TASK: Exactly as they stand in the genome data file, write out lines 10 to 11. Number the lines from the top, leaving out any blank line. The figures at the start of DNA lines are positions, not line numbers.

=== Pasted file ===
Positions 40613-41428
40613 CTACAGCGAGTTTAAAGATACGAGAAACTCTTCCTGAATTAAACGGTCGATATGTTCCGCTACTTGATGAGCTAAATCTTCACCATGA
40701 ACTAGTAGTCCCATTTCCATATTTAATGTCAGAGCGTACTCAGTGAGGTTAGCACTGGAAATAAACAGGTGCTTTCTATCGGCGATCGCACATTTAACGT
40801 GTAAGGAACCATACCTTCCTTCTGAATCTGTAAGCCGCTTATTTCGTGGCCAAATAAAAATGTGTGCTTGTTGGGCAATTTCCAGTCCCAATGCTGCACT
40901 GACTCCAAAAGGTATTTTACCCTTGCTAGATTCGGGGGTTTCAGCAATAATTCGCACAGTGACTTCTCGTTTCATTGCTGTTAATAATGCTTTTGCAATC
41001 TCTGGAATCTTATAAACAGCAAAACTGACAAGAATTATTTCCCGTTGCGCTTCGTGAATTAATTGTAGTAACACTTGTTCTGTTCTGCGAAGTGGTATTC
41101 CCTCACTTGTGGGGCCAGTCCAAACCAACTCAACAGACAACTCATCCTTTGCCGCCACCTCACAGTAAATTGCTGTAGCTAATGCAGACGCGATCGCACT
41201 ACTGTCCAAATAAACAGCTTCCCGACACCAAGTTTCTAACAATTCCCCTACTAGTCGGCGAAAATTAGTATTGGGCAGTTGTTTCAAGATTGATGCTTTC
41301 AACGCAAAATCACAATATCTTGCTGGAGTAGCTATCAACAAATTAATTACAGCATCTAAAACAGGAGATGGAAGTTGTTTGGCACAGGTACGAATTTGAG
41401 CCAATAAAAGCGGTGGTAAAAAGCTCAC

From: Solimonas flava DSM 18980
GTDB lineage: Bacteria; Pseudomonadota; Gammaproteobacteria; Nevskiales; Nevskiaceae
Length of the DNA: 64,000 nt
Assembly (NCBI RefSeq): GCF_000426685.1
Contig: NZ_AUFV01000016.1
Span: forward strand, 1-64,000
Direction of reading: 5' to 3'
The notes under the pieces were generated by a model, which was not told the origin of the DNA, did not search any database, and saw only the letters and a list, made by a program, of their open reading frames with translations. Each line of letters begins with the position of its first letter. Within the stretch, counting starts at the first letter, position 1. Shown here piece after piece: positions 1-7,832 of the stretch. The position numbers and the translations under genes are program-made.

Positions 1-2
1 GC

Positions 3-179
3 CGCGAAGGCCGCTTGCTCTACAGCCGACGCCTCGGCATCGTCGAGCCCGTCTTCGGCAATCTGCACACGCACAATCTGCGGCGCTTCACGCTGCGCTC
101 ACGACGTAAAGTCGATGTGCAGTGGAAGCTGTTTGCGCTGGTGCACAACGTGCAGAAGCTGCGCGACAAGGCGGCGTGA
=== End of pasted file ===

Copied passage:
41401 CCAATAAAAGCGGTGGTAAAAAGCTCAC

From: Solimonas flava DSM 18980